Physical Examination: It is the primary diagnostic procedure for piles. Before physical examination, the doctor will enquire about your medical history to understand the likely causes of such an occurrence. He or she might ask you questions about your dietary habits, toilet practices, laxative usage, any previous surgeries and present medical health.
After this, the doctor will analyse the appearance and structure of the haemorrhoids if it's visible. Your doctor will also include a standard examination of the rectal area for swelling, rashes or skin tags to comprehend the impact and type of piles.
Digital Examination: A visual examination provides an understanding of piles' presence, but your doctor may require further information. To confirm the haemorrhoid dysfunction, they will conduct a digital rectal inspection. The procedure involves inserting a lubricated and glove-protected finger inside the patient’s rectum.
Through this test, the doctor observes the softer portion of the rectum, which can't be felt with a physical exam.
In addition, if the doctor observes risk factors for gastrointestinal diseases, they may certainly recommend advanced tests.
Non-Surgical Options: These methods usually involve cutting off blood supply to the haemorrhoid or scarring the area. Doing this either shrinks the tissue or makes it fall off. The common treatment procedures in this are:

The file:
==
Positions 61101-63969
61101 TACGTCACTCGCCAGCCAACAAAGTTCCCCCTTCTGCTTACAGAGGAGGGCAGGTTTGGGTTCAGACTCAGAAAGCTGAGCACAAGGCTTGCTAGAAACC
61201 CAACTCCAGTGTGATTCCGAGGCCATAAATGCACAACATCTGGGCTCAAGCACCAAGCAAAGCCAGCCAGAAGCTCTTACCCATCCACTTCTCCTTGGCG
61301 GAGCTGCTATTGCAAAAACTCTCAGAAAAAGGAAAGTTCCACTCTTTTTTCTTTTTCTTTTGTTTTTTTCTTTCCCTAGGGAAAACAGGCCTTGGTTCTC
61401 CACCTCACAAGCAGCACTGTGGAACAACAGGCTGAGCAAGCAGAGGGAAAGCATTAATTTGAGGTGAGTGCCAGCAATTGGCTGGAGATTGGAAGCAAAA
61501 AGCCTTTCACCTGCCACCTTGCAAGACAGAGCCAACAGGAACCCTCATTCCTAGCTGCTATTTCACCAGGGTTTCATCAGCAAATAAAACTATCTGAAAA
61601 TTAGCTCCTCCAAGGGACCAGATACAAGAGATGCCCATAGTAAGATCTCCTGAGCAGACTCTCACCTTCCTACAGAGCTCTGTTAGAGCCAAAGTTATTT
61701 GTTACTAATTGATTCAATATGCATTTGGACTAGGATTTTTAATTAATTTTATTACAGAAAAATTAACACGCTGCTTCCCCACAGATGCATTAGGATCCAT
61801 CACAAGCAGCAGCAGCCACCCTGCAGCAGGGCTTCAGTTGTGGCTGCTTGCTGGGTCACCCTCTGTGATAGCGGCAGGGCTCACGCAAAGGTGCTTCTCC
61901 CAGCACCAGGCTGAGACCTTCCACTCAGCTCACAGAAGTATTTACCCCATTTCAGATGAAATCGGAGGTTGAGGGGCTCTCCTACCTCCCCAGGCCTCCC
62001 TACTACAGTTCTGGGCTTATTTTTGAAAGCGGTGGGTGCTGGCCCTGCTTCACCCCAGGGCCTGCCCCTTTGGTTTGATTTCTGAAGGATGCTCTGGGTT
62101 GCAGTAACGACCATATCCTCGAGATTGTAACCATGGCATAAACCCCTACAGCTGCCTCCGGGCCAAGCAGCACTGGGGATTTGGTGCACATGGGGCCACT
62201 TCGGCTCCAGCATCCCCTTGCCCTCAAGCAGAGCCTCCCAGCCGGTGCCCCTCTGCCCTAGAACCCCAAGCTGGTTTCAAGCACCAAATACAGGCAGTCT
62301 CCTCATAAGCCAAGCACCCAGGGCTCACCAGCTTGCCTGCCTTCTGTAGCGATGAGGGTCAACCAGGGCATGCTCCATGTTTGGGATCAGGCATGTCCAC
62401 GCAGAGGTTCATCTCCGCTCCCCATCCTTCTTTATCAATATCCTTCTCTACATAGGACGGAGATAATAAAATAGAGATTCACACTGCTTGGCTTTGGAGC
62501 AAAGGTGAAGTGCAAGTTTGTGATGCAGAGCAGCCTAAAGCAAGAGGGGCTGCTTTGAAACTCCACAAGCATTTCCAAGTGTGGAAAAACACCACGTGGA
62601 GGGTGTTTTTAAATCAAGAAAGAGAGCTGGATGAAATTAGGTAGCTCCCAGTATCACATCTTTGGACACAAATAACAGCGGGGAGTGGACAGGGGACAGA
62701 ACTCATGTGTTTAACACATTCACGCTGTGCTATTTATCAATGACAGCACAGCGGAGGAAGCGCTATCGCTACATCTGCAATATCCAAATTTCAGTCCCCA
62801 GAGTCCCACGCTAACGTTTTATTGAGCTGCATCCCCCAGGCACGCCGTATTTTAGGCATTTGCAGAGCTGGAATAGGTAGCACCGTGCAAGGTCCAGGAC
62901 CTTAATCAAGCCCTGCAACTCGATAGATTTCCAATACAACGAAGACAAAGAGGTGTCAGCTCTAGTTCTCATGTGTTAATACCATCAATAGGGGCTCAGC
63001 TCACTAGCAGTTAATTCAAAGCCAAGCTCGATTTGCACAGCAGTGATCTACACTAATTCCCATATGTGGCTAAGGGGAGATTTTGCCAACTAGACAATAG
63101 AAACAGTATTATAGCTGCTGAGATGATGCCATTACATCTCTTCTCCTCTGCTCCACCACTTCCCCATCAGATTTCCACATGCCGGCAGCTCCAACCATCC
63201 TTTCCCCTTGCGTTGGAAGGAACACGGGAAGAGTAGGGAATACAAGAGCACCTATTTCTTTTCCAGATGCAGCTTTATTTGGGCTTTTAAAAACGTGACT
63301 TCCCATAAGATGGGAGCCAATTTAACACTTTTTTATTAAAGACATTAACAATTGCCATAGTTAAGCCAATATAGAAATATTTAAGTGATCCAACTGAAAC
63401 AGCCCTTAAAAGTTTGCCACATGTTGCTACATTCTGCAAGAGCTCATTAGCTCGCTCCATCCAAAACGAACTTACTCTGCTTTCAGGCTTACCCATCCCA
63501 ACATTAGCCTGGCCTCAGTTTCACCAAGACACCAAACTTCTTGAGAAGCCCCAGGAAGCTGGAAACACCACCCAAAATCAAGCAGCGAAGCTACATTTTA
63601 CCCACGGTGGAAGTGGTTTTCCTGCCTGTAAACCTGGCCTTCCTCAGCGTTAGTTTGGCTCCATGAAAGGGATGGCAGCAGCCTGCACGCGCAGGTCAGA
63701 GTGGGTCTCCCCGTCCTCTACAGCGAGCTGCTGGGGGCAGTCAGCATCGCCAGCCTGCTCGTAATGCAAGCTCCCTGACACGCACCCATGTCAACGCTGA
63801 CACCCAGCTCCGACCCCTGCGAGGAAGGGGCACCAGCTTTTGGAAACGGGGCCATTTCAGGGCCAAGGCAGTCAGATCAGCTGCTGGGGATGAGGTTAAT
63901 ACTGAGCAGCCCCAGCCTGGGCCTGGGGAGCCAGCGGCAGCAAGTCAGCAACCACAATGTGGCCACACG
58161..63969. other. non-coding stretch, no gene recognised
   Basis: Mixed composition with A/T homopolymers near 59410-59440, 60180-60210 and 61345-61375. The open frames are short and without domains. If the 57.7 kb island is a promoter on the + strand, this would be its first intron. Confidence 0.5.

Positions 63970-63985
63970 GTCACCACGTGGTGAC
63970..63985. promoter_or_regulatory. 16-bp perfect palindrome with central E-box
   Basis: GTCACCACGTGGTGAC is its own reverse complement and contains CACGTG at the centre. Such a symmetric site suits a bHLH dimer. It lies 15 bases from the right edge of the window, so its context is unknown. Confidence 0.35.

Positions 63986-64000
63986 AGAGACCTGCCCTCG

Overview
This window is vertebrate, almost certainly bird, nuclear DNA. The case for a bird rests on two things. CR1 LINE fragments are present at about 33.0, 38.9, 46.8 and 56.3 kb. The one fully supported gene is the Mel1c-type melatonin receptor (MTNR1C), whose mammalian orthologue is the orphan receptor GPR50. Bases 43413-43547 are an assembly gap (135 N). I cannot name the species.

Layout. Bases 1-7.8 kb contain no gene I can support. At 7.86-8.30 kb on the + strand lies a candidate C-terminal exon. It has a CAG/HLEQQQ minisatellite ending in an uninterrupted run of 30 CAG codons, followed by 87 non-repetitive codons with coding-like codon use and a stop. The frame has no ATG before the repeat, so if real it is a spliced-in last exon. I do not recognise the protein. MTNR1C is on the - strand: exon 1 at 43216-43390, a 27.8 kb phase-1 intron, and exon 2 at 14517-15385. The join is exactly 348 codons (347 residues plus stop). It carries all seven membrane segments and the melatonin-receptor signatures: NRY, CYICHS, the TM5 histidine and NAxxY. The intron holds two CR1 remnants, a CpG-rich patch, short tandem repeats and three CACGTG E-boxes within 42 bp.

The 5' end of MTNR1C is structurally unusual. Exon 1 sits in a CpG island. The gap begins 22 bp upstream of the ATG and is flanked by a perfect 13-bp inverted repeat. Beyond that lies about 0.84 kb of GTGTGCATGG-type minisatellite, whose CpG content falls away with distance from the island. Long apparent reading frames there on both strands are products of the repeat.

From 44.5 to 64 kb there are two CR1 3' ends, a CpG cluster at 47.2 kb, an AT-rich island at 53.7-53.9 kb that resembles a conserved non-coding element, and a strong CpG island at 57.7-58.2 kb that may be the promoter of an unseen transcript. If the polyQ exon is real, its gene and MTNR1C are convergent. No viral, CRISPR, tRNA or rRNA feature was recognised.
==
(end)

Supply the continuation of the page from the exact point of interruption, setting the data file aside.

Surgery: If the aforementioned meaures fail to offer relief , the doctors opt for a surgical procedure to remove haemorrhoid tissue.
For entire haemorrhoid removal at the advanced stage, your medical practitioner might recommend the following:
Your doctor can also consider surgery if you're experiencing external thrombectomy in piles. Through this process, your gastroenterologist removes the painful clot of blood for relief.
The protruded growth can also develop small lumps and clotting on the surface, requiring urgent medical help.
Environmental and psychological stress is connected to your gut health. In the face of stressful situations, the body’s autonomic nervous system channels the available energy to combat the triggering situation. As a result, overall digestion is impacted, leading to bloating, constipation, heartburn and stomach pain.
On top of this, the flight or fight response can speed up and slow down digestion, forming the primary factor for piles. In addition, stress also leads to indulgence in unhealthy dietary and lifestyle habits, further aggravating the condition.
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Can you cure piles without treatment?
Mild piles can go away on their own. However, as the condition turns severe, you must seek immediate medical consultation. If left untreated for a long, piles can cause serious complications, including fatal infections like gangrene.
Are piles a serious condition?
In the early stages, piles don't cause much worry. However, after the prolapsing of the haemorrhoid, the situation aggravates, which can worsen over time. So, in order to avoid extreme discomfort and complication, you must receive treatment from an expert practitioner.
How do I know if I’m dealing with piles?
If you’re not sure about piles, here are some of the symptoms to look out for: Burning sensation and pain during bowel movements Feeling of discomfort, itching, irritation and pain in the anal-rectal region Blood spots in the toilet bowl or stool Pink, purple or blue bumps around the anal opening